Two of the most well-known samurai daimyo of Sengoku Era Japan [the historical period between 1477-1600 when everyone bullied peasants and stabbed each other in the back] were
Uesugi Kenshin of Echigo Province
Takeda Shingen of Kai.
If you’re a human being, as soon as you start reading about any two rivals then you’re probably gonna pick a side. In this case, both Kenshin and Shingen were strategic thinkers and decent warriors, though it’s debatable how often they actually had to fight in any battles, and their overall record against each other in direct battle was either a no score draw or a Kenshin victory, depending on the sources. I think some historians give the 4th battle of K River to Shingen due to the fact that he lost fewer men, but this omits the point that the men he did lose included most of his generals, whereas Kenshin only lost ashigaru and a few stray tourists.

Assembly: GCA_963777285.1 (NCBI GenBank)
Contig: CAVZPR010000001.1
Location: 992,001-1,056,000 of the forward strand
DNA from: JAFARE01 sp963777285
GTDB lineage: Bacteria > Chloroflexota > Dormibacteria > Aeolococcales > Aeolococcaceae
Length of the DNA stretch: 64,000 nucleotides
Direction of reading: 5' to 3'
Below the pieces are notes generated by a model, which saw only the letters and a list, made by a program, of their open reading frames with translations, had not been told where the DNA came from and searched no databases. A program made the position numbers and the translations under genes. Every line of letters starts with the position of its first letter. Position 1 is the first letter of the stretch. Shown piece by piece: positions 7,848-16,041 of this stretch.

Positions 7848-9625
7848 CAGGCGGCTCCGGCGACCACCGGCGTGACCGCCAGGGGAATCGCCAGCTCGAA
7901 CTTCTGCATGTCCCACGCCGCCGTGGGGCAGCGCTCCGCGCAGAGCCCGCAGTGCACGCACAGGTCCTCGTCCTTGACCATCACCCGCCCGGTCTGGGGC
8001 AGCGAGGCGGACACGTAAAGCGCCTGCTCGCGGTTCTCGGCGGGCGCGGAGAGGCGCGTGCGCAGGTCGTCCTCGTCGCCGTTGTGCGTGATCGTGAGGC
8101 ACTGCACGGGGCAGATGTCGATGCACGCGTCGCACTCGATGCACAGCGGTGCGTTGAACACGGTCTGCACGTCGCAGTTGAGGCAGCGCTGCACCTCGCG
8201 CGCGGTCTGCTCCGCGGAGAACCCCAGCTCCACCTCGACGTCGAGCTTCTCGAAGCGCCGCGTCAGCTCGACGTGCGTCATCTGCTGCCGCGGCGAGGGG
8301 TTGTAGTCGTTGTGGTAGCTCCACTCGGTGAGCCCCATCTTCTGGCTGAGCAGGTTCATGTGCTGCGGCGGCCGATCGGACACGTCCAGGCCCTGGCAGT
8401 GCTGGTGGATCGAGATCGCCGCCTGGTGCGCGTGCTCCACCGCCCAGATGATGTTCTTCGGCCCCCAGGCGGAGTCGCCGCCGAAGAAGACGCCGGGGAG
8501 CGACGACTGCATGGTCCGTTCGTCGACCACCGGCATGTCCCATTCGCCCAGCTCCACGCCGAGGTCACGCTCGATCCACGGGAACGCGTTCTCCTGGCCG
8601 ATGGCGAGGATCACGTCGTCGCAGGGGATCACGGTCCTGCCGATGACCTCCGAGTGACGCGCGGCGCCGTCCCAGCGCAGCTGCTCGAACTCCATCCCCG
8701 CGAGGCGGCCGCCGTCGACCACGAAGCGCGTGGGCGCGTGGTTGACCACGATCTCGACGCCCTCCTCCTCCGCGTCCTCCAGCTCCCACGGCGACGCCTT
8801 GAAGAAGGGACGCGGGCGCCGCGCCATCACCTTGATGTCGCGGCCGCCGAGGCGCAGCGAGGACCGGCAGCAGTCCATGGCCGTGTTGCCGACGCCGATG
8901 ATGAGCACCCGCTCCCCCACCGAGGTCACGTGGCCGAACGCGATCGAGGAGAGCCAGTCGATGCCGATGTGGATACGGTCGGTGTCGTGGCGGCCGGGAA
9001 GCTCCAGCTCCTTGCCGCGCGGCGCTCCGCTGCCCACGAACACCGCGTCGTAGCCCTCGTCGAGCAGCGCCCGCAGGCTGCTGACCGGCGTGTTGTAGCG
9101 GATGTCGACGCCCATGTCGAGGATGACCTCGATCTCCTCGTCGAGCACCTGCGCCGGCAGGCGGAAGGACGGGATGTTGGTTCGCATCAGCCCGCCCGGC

Some locals would grab a good seat on a nearby hill and watch the battle, which could backfire fatally if one of the daimyo was a creative thinker and decided to shift the battle to that hill
or if one of the archers was drunk.
Kenshin or Shingen?
If it were a film about the two of them, I would side with Uesugi Kenshin for several reasons.
He trained to be a monk,
He didn’t want to be a leader
He gave salt to Shingen when no one else would
He was the god of battle.
Shingen, on the other hand, was a bit of a twat.
Didn’t he have a secret group of women ninja spies?
Allegedly, yes. They were led by Mochizuki Chiyome and would embed themselves in towns and castles that Shingen wanted to attack at some point, usually acting as shrine maidens, prostitutes or talent agents to get the info their boss needed. Continue reading